In Nepal's Lumbini, PM Modi offers prayers at Maya Devi temple, to hold talks with Deuba

Updated on May 16, 2022 12:09 PM IST

Modi, who is in the Himalayan nation at the invitation of Deuba, is paying a day-long visit to Lumbini on the occasion of Buddha Purnima.

Prime Minister Narendra Modi and Nepal PM Sher Bahadur Deuba at the sacred Maya Devi Temple, Lumbini. (PTI)
Prime Minister Narendra Modi and Nepal PM Sher Bahadur Deuba at the sacred Maya Devi Temple, Lumbini. (PTI)
By, New Delhi

Prime Minister Narendra Modi on Monday arrived in Nepal for a brief visit to Lumbini, one of the holiest places of Buddhism as Lord Buddha was born there, and also hold a meeting with his Nepalese counterpart Sher Bahadur Deuba to expand bilateral cooperation in multiple areas, including in hydropower, development and connectivity.

Modi and his entourage arrived on a special Indian Air Force helicopter from Kushinagar, Uttar Pradesh.

“Landed in Nepal. Happy to be among the wonderful people of Nepal on the special occasion of Buddha Purnima. Looking forward to the programmes in Lumbini,” Modi tweeted.

Modi was received by Deuba on his arrival in Lumbini.

Modi then offered prayers at the sacred Maya Devi temple. He was accompanied by his Deuba during his visit to the historic temple.

“Beginning the Nepal visit with prayers at the sacred Maya Devi Temple, Lumbini,” the Prime Minister's Office (PMO) tweeted.

Modi visited the Maya Devi Temple as the first stop of his one-day visit to Lumbini, the ministry of external affairs (MEA) said in a statement.

The leaders also paid their respects at the Marker Stone inside the temple premises, which pinpoints the exact birth spot of Lord Buddha. They attended the pooja conducted as per Buddhist rituals, it said.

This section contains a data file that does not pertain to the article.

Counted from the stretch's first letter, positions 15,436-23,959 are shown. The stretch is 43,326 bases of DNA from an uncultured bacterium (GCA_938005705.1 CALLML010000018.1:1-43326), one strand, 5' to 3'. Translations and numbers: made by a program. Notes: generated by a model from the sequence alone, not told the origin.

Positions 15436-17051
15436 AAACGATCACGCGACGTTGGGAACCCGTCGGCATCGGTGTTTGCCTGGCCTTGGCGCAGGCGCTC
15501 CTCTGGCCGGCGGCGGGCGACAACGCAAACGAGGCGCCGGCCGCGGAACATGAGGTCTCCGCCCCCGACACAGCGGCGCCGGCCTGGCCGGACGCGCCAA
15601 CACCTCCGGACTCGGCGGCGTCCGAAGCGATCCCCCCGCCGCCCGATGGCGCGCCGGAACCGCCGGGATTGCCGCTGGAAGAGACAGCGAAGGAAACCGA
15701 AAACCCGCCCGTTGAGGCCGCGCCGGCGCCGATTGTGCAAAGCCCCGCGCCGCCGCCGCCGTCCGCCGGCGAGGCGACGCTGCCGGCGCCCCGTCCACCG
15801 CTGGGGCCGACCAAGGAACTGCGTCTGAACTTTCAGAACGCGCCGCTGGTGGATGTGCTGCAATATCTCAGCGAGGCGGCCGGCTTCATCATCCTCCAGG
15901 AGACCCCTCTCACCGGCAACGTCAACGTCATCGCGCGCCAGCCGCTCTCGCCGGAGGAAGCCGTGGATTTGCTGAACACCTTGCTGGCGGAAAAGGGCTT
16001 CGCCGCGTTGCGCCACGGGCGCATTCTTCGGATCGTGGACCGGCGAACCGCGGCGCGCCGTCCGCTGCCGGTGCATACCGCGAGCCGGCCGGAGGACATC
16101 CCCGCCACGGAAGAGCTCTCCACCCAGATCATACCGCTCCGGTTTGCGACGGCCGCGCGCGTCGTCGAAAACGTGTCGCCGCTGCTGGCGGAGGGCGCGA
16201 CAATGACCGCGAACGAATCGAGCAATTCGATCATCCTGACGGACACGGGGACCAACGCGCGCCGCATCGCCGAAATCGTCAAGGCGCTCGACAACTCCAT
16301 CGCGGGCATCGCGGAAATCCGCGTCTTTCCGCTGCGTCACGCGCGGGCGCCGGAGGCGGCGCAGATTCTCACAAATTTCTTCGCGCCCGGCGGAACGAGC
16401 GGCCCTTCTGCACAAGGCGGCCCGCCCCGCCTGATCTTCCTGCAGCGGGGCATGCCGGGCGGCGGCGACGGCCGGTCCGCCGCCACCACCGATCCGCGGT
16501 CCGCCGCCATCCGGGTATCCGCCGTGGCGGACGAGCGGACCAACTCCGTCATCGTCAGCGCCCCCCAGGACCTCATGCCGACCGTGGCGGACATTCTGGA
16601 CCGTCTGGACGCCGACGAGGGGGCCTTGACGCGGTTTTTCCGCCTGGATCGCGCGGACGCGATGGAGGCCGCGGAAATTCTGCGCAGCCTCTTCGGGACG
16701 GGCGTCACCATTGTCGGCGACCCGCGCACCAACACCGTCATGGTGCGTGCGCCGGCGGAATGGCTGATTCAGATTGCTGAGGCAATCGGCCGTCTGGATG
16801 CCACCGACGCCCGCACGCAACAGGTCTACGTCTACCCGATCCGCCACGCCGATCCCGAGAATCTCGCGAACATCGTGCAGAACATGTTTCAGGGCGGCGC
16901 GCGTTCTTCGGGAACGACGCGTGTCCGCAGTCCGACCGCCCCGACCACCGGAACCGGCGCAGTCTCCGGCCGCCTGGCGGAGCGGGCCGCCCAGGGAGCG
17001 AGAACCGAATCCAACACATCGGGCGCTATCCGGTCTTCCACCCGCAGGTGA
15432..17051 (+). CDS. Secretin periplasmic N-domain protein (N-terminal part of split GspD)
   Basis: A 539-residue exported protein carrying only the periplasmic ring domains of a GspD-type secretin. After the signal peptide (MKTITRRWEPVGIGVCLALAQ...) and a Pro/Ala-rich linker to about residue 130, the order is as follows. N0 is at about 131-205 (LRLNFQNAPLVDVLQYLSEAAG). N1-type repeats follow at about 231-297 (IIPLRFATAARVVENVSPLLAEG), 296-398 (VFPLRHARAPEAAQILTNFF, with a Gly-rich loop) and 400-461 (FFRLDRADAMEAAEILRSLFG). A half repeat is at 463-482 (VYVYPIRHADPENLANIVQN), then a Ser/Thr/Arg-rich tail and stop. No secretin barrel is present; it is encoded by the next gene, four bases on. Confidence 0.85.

Also Read | At Lumbini, PM Modi showcases India-Nepal shared Buddhist heritage

The two leaders also lit lamps near the Ashoka Pillar located adjacent to the temple. The pillar, which was erected by emperor Ashoka in 249 BC, bears the first epigraphic evidence of Lumbini being the birthplace of Lord Buddha.

Thereafter, the two leaders watered the Bodhi tree sapling from Bodh Gaya which was gifted by Modi to Lumbini in 2014 and also signed the temple's visitor’s book.

“A timeless bond of friendship… Prime Ministers @narendramodi and @SherBDeuba at the Maya Devi Temple in Lumbini,” the PMO tweeted along with a picture of Prime Minister Modi and his Nepalese counterpart Deuba watering the Bodhi tree sapling.

It is the prime minister's fifth visit to Nepal since 2014.

Later in the day, Modi and Deuba will also hold a bilateral meeting in Lumbini.

"During the meeting, they will exchange views on Nepal-India cooperation and matters of mutual interests," according to a statement issued by Nepal's ministry of foreign affairs.

In a statement on Sunday, Modi said he was looking forward to meeting Deuba again after their "productive" discussions during his visit to India last month.

Both sides will continue to build on the shared understanding to expand cooperation in multiple areas, including in hydropower, development and connectivity, he said.

"Our ties with Nepal are unparalleled. The civilisational and people-to-people contacts between India and Nepal form the enduring edifice of our close relationship.

"My visit is intended to celebrate and further deepen these time-honoured linkages that have been fostered through centuries and recorded in our long history of intermingling," Modi said in his departure statement on Sunday.

On Friday, foreign secretary Vinay Mohan Kwatra said Modi's talks with his Nepalese counterpart Deuba at Lumbini in Nepal on May 16 will have a comprehensive agenda to further expand cooperation in multiple areas including hydropower and connectivity.

Deuba was in Delhi last month on his first bilateral visit abroad after becoming prime minister for the fifth time in July 2021.

During the visit, which was aimed at injecting fresh momentum into bilateral ties, Deuba held talks with Modi on a number of key issues, including the boundary issue.

Nepal is important for India in the context of its overall strategic interests in the region, and the leaders of the two countries have often noted the age-old "Roti-Beti" relationship.

(With inputs from agencies)

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